Time and Tide
In Scotland in October of 1582, a ship is wrecked on the coast of St. Andrews. There is one survivor plus a windmill which is lashed to the deck. Both are rescued but the survivor, of whom only his name, Jacob, is known, dies, and the windmill becomes an object of intense interest to the local residents.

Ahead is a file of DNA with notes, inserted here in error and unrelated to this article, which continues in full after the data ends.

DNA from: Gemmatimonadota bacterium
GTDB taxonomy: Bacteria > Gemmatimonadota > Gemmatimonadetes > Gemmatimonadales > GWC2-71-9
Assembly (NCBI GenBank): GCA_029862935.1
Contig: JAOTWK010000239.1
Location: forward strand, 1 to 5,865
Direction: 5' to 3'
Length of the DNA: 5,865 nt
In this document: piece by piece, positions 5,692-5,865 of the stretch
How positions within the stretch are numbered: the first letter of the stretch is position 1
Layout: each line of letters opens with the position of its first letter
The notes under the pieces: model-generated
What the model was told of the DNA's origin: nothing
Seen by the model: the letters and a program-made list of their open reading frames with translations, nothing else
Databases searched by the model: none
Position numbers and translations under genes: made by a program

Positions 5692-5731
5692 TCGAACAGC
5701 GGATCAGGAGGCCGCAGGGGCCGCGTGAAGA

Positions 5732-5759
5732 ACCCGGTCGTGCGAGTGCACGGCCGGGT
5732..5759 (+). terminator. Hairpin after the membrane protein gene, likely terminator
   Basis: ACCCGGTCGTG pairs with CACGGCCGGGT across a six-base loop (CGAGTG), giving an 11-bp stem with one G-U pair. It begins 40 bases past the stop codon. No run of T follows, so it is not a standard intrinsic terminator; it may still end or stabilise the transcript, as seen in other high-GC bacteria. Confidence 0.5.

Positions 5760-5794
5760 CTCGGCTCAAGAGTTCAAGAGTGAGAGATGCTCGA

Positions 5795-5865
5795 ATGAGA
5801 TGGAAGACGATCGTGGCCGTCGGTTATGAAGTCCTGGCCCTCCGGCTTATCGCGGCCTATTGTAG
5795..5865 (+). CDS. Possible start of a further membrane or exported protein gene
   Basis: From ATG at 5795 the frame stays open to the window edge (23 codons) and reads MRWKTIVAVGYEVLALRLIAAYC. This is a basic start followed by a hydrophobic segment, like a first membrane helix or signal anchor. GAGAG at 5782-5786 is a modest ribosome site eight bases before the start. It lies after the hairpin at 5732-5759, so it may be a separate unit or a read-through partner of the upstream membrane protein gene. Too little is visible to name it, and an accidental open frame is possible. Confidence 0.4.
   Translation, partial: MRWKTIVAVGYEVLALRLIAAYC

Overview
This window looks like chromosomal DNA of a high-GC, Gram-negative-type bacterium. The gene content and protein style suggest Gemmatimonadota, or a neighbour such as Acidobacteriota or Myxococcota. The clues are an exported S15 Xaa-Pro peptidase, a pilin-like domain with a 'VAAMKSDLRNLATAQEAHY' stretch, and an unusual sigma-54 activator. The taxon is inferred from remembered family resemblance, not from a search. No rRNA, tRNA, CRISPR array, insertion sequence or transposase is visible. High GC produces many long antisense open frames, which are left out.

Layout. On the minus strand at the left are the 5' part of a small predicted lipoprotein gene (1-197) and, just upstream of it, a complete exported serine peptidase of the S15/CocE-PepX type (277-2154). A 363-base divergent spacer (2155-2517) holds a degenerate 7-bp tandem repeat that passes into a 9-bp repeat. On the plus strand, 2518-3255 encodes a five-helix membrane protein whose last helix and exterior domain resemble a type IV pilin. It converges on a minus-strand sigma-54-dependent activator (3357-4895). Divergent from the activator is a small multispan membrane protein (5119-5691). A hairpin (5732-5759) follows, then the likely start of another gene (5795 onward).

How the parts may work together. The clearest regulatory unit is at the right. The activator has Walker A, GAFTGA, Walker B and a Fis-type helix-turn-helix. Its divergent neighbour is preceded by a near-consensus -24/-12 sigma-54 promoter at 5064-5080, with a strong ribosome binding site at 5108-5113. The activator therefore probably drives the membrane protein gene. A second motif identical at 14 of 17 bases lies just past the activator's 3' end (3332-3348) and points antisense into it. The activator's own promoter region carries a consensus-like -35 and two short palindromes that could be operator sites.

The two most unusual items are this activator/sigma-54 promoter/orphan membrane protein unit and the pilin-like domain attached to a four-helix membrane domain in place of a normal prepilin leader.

I have to admit that I did not open this book, subtitled as ‘A Hew Cullan Mystery’, with any great enthusiasm. Regardless of the plot, the dialogue in this sub-genre of Scottish detective stories is often interspersed to one degree or another with Scots dialect, and, unless the author has thoughtfully provided a glossary, can be difficult to follow. I was pleasantly surprised, therefore, to find that this was not so this time. There was dialect, but it was skilfully done, and the meaning of the unfamiliar words made clear within the text. The characterisation was good, and the more I read the more I became involved in the story and wanted to know the outcome, but it was very slow to start, and I found myself skipping paragraphs in the beginning in order to catch up with the story again. Eventually, of course, like the windmill itself, the tale turned full circle, the events taking us from Scotland to the Low Countries and back to Scotland again and the final identity of the lone survivor.